On the other hand, NEC appreciated the level of progress in Ekiti, Ondo and Imo states in clearing their backlogs.
It resolved that Abia NMA should serve the state government a three-week ultimatum to settle the outstanding issues. Failure to do the needful would see doctors in the state embarking on an indefinite strike that “must involve all doctors in federal, state and private hospitals.”
The NEC observed too the slow progress made towards implementation of the new hazard allowance and the attempt to exclude doctors in Ministries, Departments, Agencies (MDAs) and those in basic medical faculties in universities.
The body also submitted that some state governments have always shied away from complying with upward review of salaries and allowances to doctors in state service.
NEC observed with joy the fact that Delta state Government has already started paying the newly approved Hazard allowance.
NEC further resolved to continue the engagement using every lawful means to ensure the payment of the newly approved Hazard Allowance within next two months. NEC also insisted on universal applicability in the implementation of the new Hazard allowance for all doctors working in Federal, State and Local Government establishments.
The NEC decried the action of the Federal Government of Nigeria acting through Federal Ministry of Health (FMoH) in sponsoring a bill on the Establishment of Traditional, Complementary and Alternative Medicine Regulatory Board in the country. The NEC observed that some components of the Bill would be in conflict with the statutory functions of the Medical and Dental Council of Nigeria (MDCN).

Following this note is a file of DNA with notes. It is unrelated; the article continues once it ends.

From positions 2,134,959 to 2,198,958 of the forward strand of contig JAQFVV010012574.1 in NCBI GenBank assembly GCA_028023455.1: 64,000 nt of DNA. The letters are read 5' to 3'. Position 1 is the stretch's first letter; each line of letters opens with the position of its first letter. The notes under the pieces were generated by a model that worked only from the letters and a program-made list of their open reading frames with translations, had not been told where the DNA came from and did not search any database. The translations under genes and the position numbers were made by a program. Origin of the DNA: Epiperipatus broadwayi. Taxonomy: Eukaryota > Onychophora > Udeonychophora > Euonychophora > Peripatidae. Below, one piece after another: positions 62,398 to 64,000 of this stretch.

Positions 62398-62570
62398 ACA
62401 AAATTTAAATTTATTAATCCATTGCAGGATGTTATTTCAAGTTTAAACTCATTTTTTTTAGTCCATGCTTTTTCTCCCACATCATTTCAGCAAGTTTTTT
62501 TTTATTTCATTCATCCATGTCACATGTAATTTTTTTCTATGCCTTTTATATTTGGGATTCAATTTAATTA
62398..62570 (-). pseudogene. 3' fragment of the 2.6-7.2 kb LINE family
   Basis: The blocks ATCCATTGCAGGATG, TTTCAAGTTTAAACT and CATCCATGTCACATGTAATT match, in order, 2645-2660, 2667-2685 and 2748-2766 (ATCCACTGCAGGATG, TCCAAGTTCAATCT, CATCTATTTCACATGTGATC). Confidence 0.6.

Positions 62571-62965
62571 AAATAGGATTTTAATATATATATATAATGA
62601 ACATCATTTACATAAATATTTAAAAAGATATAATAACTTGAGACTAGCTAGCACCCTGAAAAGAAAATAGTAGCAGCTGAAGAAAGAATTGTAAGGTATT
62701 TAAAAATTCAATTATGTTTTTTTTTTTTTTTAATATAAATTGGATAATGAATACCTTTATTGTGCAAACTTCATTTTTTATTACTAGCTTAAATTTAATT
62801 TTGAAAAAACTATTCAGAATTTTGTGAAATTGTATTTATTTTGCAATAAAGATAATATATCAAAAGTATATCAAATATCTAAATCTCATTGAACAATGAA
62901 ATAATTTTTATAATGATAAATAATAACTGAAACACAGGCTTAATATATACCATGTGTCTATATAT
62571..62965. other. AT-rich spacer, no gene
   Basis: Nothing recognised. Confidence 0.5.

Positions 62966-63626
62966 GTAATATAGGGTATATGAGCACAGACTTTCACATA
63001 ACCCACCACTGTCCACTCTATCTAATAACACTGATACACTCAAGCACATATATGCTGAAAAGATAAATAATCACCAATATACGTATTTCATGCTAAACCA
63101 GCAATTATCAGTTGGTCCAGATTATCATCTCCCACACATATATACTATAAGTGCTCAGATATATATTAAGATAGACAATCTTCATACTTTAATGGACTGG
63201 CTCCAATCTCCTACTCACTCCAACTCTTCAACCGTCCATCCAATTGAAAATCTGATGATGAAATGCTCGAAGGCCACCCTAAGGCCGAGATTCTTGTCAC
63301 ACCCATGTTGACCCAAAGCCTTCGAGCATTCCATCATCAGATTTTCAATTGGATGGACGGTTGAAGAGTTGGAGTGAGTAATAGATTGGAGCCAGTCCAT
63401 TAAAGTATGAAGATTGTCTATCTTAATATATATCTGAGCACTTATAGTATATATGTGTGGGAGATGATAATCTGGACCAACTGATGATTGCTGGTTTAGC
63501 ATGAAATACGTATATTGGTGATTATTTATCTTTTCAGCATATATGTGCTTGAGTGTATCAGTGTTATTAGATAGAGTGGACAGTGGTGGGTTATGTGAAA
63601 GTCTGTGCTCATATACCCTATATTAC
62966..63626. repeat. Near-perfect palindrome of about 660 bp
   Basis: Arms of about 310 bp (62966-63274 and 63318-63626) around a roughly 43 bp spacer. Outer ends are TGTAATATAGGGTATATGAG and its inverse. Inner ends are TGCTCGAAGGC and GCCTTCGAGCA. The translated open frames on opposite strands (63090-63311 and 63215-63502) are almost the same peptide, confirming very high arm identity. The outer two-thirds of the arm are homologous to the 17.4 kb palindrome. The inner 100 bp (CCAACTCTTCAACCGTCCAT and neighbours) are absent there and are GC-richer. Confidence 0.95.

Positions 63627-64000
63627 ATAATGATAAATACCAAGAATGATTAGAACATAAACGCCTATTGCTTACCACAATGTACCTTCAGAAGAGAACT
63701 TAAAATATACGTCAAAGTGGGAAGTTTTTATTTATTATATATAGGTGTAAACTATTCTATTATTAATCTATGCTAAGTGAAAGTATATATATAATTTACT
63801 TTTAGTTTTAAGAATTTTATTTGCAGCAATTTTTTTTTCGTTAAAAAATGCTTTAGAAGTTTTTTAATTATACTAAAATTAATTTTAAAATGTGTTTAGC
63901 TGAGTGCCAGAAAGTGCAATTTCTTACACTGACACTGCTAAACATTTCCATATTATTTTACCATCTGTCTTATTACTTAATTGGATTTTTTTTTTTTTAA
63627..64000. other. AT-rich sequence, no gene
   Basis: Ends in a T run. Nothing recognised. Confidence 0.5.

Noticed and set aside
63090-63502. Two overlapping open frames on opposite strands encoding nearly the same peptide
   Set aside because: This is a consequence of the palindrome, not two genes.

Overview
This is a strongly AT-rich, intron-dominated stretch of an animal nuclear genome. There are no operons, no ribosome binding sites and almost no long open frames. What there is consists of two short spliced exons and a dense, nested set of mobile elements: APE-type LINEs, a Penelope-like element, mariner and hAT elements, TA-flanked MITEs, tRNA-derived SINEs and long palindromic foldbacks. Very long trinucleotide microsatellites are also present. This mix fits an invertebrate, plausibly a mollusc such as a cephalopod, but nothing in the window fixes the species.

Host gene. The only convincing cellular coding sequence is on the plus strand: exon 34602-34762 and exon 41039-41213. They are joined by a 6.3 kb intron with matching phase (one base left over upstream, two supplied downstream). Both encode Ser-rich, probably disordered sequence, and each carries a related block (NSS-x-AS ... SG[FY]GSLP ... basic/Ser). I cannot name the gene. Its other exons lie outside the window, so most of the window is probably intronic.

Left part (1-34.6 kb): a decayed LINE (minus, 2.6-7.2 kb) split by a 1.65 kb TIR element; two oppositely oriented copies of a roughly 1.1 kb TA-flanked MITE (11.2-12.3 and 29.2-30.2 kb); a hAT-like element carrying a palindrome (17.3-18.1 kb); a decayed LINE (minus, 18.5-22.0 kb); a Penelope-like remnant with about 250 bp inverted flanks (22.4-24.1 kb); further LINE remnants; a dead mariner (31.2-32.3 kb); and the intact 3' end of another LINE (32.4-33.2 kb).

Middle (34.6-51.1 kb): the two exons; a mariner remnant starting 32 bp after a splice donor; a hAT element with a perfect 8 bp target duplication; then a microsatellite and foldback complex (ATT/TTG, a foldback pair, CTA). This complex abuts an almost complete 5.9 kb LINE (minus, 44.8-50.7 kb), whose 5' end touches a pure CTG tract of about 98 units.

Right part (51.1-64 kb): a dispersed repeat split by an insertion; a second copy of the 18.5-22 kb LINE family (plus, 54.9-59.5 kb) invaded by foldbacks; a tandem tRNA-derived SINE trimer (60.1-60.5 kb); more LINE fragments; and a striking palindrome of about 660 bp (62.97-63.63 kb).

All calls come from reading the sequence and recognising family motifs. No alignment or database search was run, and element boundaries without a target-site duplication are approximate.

The NEC directed the NOC to engage the National Assembly and the FMoH on the need to make amendment to the title of the Bill on Complementary, Alternative and traditional Medicine Board to reflect only African Traditional Medicine matters.
The NEC observed with great pains that eight years after paying the supreme price in the line of duty while protecting Nigerians from the spread of Ebola Viral Haemorrhagic Fever, the Government of Nigeria has not deemed it fit to immortalize our colleague, Dr. Stella Ameyo Adadevoh. NEC noted that this is grave injustice and a disincentive for patriotic Nigerians.
The NEC resolved to name her routine Medical Outreach after the unsung Heroine, Dr. Stella Adadevoh. The NMA Medical Outreach Programme shall henceforth be known as “Dr. Stella Adadevoh Memorial Medical Outreach” – Powered by The Nigerian Medical Association. NEC also directed the National Officers Committee to recommend Dr. Stella Adadevoh to Honours and Awards Committee of NMA for a befitting Post-Humous Award.
The NEC noted the proposed historic installation of Dr. Osahon Enabulele, a Past President of NMA as the substantive President of World Medical Assembly (WMA) during the General Assembly of the Association in Berlin, Germany from October 5 to 8, 2022. The NEC observed that Dr. Osahon Enabulele was the first Nigerian that will occupy this office.